How Do Computers Store Data? - Memory & Function

An error occurred trying to load this video.

Try refreshing the page, or contact customer support.

Coming up next: What is Data Storage? - Definition & Technologies

You're on a roll. Keep up the good work!

Take Quiz Watch Next Lesson
 Replay
Your next lesson will play in 10 seconds
  • 0:04 Computer Memory & Function
  • 2:57 How a Computer Uses Memory
  • 4:15 Caching & Virtual Memory
  • 5:51 Lesson Summary
Add to Add to Add to

Want to watch this again later?

Log in or sign up to add this lesson to a Custom Course.

Login or Sign up

Timeline
Autoplay
Autoplay

Recommended Lessons and Courses for You

Lesson Transcript
Instructor: Martin Gibbs

Martin has 16 years experience in Human Resources Information Systems and has a PhD in Information Technology Management. He is an adjunct professor of computer science and computer programming.

This lesson covers the basics of the computer memory function, including how data is stored and used in computers. Different types of memory, from ROM and RAM to cache and virtual memory, will be covered.

Computer Memory and Function

So, what is computer memory, and why is it so important?

Computer memory is technically any type of electronic storage. Without it and without access to it, a computer is just a useless box. From startup to shutdown, and all processes in between, a computer relies on several types of memory in order to function.

Memory's Place in a Computer

This diagram displays all inputs/outputs and processing pieces of a computer.

cpu overview memory

At the core of the computer is the central processing unit or CPU, the source of control that runs all programs and instructions. In order to function, computers use two types of memory: primary and secondary. The main storage is the primary memory, and data and programs are stored in secondary memory. However, memory is not stored in the CPU, but the CPU would only be a mess of wires without it!

Memory

Nevertheless, if you had the memory of a computer, you would have a large capacity for forgetting information! That is because most computers make use of what is called random access memory (RAM). This memory is used only when the computer is completing a task. To help you better understand this, imagine the following:

You are an expert gardener, except for one important drawback. Each day, when you leave the garden, everything that you completed that day, from planting to weeding, is erased from your memory. But you are still are woken up the next morning, and asked to garden. At this command, all memories return, and you begin toiling. When the day is done, all is forgotten again.

The garden, the tools, seeds, etc., can be thought of as the secondary memory in this analogy.

Memory and Storage

While the terms 'primary memory', 'main storage', 'primary storage', 'internal storage', 'main memory', and 'RAM' are used interchangeably, the most common term used is random access memory or RAM, which is the data that contains instructions for processing computer operations: like the hapless gardener, the memory is used only for as long as the program needing it is running. Some of the reasons that a computer only needs the memory for processing include:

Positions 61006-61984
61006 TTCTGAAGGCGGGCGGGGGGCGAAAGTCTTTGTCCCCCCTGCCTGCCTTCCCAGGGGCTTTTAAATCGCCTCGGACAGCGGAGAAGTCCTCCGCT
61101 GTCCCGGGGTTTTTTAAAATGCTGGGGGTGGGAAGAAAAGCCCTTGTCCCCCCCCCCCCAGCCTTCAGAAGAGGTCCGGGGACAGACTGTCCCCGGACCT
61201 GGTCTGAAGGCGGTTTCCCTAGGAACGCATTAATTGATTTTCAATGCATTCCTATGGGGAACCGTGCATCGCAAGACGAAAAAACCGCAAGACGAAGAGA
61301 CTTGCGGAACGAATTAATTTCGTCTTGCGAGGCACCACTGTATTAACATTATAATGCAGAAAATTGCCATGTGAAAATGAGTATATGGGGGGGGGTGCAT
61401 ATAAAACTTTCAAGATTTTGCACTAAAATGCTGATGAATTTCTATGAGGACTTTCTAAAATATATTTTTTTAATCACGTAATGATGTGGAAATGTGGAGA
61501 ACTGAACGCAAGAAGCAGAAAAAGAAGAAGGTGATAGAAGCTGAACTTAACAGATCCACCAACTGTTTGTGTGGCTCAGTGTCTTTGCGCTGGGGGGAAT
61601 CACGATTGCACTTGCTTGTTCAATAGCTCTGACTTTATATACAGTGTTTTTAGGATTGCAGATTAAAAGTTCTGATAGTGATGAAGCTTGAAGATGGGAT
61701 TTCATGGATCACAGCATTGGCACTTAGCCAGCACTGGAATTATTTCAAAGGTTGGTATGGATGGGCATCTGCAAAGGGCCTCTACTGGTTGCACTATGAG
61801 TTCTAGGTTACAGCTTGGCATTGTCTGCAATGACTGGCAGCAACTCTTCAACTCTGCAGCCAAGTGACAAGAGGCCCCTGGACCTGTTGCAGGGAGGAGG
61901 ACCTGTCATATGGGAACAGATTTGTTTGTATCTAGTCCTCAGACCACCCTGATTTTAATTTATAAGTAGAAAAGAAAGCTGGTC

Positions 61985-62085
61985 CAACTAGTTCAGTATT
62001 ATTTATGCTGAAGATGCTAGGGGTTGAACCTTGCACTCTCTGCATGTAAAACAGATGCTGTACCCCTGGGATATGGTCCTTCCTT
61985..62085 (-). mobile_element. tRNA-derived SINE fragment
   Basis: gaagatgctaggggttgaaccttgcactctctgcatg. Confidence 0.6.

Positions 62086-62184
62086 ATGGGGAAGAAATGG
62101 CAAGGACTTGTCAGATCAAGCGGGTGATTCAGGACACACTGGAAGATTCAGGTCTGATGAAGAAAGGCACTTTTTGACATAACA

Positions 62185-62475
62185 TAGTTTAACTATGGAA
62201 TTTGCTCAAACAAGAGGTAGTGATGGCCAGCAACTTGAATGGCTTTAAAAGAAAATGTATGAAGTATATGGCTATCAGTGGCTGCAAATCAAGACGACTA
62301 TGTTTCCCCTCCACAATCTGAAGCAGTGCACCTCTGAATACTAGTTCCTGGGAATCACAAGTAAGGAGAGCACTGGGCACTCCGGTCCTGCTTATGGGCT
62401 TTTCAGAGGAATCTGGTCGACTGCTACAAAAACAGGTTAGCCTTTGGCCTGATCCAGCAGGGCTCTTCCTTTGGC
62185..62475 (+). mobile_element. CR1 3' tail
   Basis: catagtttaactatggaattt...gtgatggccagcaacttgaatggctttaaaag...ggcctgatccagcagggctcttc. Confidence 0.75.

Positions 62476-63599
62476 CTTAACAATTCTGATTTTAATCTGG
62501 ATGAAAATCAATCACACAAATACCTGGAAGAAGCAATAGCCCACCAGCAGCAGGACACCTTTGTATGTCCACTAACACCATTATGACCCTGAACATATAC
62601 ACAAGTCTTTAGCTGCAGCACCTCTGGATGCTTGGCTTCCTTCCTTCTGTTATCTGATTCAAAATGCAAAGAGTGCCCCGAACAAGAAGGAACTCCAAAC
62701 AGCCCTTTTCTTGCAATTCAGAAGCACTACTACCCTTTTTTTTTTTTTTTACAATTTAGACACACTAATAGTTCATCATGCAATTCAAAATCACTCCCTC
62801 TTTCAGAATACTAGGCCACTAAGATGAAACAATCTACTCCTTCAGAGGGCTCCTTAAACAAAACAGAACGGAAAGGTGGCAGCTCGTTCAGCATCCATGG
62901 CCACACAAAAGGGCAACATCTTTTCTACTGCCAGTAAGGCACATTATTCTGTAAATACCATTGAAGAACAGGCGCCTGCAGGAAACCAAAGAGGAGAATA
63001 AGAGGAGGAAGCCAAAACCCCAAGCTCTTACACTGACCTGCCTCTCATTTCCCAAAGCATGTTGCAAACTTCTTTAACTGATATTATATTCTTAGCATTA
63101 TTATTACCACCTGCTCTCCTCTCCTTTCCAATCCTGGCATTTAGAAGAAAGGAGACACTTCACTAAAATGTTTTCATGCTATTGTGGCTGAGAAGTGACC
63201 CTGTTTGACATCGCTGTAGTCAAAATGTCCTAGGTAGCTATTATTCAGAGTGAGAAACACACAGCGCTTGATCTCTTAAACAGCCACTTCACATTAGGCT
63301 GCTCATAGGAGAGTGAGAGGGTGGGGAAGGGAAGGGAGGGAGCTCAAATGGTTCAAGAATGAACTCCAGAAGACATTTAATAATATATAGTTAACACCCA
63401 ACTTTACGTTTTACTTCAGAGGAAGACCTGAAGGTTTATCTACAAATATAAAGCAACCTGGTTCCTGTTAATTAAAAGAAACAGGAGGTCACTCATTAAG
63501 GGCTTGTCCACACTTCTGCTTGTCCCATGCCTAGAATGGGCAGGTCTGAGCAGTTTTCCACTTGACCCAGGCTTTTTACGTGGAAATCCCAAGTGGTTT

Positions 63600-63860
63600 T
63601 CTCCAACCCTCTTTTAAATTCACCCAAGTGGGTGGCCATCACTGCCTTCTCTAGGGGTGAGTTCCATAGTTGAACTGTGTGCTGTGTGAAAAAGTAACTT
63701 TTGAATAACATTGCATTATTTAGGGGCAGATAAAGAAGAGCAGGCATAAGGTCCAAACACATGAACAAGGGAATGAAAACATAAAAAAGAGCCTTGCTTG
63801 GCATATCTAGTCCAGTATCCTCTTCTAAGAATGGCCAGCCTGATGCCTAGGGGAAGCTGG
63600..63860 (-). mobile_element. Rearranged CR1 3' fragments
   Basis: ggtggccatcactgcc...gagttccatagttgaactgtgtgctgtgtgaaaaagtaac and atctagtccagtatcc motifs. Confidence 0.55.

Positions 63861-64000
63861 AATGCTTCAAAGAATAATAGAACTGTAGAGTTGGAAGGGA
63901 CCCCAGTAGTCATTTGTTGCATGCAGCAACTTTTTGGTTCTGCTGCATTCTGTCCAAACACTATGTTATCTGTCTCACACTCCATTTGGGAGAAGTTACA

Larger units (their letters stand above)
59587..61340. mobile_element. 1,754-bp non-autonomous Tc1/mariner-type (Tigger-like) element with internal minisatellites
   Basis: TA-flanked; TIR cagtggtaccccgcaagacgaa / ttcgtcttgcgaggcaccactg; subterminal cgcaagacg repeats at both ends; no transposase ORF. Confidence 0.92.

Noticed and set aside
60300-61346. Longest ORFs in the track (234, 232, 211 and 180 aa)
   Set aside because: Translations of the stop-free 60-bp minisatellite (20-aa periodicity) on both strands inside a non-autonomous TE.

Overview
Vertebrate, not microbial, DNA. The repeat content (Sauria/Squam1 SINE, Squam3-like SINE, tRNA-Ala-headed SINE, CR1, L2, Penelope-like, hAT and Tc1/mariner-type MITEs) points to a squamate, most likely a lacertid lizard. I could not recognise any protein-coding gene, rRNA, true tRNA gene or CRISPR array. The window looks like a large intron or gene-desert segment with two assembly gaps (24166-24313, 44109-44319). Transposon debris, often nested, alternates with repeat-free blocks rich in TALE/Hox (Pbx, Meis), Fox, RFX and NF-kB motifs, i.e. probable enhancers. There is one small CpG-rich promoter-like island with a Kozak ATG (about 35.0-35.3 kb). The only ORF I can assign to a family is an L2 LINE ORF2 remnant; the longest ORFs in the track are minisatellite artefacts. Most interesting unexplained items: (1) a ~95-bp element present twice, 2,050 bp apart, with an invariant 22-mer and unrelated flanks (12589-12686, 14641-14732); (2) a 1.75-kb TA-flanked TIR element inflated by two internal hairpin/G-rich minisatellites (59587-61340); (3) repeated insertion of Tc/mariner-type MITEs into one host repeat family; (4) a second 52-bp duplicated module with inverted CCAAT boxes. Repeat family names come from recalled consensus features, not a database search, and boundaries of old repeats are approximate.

• The computer needs to be powered on for most programs to run; once the power is off, the memory storage is wiped out.
  • No single program can use all the memory. Programs running simultaneously need to share memory, meaning it is split among those programs.
  • The memory storage may not be big enough to hold the processing data, so it is released when it's done.

How a Computer Uses Memory

RAM may be the most common reference to computer memory; however, computers will use all types in a basic hierarchy.

memory hierarchy

Once the computer is turned on, the computer accesses read-only memory (ROM) and makes a quick test of the pieces of memory to ensure there are no errors. Next, the computer starts the basic input/output (BIOS) from the ROM. The operating system is started after the BIOS makes it through the startup routine; the operating system is loaded into RAM. This gives the CPU quick access to the operating system, improving performance and functionality. The CPU accesses this in a continuous cycle--and it happens millions of times per second!

To unlock this lesson you must be a Study.com Member.
Create your account

Register to view this lesson

Are you a student or a teacher?

Unlock Your Education

See for yourself why 30 million people use Study.com

Become a Study.com member and start learning now.
Become a Member  Back
What teachers are saying about Study.com
Try it risk-free for 30 days

Earning College Credit

Did you know… We have over 160 college courses that prepare you to earn credit by exam that is accepted by over 1,500 colleges and universities. You can test out of the first two years of college and save thousands off your degree. Anyone can earn credit-by-exam regardless of age or education level.

To learn more, visit our Earning Credit Page

Transferring credit to the school of your choice

Not sure what college you want to attend yet? Study.com has thousands of articles about every imaginable degree, area of study and career path that can help you find the school that's right for you.

Create an account to start this course today
Try it risk-free for 30 days!
Create An Account
Support